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How Cohorts Have Taken Over Our Lives

what are cohorts?

  1. an ancient Roman military unit, comprising six centuries, equal to one tenth of a legion

  2. a group of people banded together or treated as a group

I love definitions like that (#2), let's break it down.

a group of people — ok pretty self explanatory, we can group people by age, location, status, education, activity and more.

banded together — sounds a bit like fate brought them together. I understand that someone did this banding to the group of people, still makes sense.

treated as a group — bingo! treated is the key word here.

Who treats? A group of what?

if we want to treat something as a group we have the obvious ways of doing that, the objective groups like demographics, groups like activity types, purchasing groups, and more, lets call them the objective way as everyone is doing it and everyone should. Subjective way will be to treat/group things that are only relevant to you and technically only you can measure.

Why Cohorts and not simply — Group?

Someone once told me when i studied for the SATs, if there’s a word — there’s a specific meaning to it, and group is too general to describe what we actually can achieve with cohorts. Cohorts helps us better define a group, create cross-groups, filter, adapt and most importantly experiment.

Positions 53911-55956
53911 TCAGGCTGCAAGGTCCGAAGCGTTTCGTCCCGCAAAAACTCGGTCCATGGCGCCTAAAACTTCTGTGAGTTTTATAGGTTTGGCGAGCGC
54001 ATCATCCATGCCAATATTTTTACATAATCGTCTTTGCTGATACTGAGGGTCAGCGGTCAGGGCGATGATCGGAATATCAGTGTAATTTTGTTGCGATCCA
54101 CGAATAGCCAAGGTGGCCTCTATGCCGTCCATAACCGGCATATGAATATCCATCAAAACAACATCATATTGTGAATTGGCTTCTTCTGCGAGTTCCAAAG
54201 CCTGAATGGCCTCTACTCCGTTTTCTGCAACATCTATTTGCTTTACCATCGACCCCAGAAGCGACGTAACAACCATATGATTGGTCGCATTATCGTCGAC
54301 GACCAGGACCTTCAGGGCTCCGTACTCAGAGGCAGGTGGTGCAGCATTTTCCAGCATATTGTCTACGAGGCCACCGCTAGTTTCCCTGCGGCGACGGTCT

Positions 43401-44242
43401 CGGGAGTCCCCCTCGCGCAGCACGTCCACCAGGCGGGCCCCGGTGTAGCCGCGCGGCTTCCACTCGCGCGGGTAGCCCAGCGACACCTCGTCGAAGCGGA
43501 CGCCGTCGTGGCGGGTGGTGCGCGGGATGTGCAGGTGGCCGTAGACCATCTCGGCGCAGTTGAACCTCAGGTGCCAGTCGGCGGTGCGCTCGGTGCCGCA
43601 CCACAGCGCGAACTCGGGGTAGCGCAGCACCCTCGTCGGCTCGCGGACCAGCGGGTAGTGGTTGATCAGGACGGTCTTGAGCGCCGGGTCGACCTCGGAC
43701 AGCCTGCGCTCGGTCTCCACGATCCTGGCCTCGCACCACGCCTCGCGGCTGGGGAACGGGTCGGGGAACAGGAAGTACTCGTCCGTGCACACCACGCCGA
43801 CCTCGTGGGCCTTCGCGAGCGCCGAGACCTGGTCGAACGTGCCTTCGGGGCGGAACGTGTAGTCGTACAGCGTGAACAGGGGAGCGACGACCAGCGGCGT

If you’re in marketing, you probably heard that word and its ok if you’re not entirely sure what exactly does it mean, thats what we’re going to cover now.

The best way i choose to describe cohorts is buckets. Let’s take for example Jane, 35, who is really active is social networks and a lawyer, we can imagine that she’s a member of several dozens groups in FB, Instagram profiles she follows etc. We can create a bucket called Women lawyers and it will look like this:

Thats a cohort — we’ve created a bucket with very basic demographics and while we can fine-tune it to the max, we don’t want the bucket to turn up empty. If you make it too specific and based on true/false conditions, you risk of not getting hits on that criteria, instead you need to be able to expand and measure things that are not that clear at first, like what happened before/after you did something (liked, commented, shared). We need to add trackable things that will coincide with the first bucket, and will make us see data in various forms.

Facebook, Google, Twitter, Amazon, Snap, etc: Let’s see how the big ones do it